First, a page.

Lloyd's Maritime and Commercial Law Quarterly

The unfair relationship test, consumer credit transactions and the long arm of the law

Sarah Brown *

The Consumer Credit Act 2006 has introduced a new unfair relationship test, as a replacement for the extortionate credit bargain test contained in the Consumer Credit Act 1974, ss 137–140. This gives the court far-reaching powers to intervene in credit transactions but provides little guidance as to how these powers should be applied. This article looks at the implications of the new sections. It examines the potential extent of the new test by means of comparison with the old, by looking at relevant factors, assessing the possible approach of the various agencies involved in its application and considers what this means for parties to present and future consumer credit transactions.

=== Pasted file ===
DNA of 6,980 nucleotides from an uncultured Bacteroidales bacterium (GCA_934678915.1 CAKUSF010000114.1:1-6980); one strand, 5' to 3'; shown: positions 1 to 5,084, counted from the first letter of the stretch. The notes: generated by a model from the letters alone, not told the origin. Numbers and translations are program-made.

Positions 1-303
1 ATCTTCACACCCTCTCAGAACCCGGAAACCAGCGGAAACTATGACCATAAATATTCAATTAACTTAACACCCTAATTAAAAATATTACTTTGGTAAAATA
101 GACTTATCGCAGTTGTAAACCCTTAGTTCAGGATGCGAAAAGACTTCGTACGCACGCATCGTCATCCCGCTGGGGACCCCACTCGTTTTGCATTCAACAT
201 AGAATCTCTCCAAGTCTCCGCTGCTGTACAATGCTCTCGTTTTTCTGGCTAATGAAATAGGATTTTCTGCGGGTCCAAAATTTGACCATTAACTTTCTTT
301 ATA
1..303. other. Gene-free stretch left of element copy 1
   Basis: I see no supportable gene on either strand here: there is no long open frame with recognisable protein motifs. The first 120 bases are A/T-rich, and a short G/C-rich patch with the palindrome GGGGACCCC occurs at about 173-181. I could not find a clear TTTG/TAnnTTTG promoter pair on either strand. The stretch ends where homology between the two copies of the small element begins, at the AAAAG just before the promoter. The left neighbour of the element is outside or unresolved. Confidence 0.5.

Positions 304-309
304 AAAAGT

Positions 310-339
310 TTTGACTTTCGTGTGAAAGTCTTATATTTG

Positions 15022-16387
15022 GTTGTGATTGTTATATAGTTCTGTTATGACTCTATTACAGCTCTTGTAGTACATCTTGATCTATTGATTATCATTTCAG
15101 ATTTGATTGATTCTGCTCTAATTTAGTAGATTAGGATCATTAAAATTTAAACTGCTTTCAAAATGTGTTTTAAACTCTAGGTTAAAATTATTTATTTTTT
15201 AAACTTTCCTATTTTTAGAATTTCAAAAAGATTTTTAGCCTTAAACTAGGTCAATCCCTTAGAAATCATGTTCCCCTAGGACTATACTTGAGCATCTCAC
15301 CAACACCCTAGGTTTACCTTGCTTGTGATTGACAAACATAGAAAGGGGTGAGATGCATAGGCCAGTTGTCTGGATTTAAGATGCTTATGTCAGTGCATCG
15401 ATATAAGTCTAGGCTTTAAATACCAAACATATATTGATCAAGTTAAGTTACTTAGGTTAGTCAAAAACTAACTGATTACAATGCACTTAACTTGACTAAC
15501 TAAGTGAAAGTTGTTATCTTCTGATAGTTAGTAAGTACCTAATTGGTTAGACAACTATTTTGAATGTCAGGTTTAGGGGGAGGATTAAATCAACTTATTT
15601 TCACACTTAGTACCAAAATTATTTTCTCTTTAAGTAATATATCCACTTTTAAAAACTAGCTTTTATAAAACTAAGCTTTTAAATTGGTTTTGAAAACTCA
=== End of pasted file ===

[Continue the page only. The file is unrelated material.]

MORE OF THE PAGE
The Consumer Credit Act 2006 (“CCA 2006”) has introduced a number of amendments to the existing consumer credit legislation contained in the Consumer Credit Act 1974 (“CCA 1974”). The 2006 Act has been fully in force since 31 October 2008. The aim of the reform was couched in terms of fairness to both creditor and consumer, but the underlying basis of the desire for change was protection for the consumer, more particularly the vulnerable consumer and his/her exposure to unfair creditor behaviour. Ensuring adequate information and transparency in the market-place were regarded as



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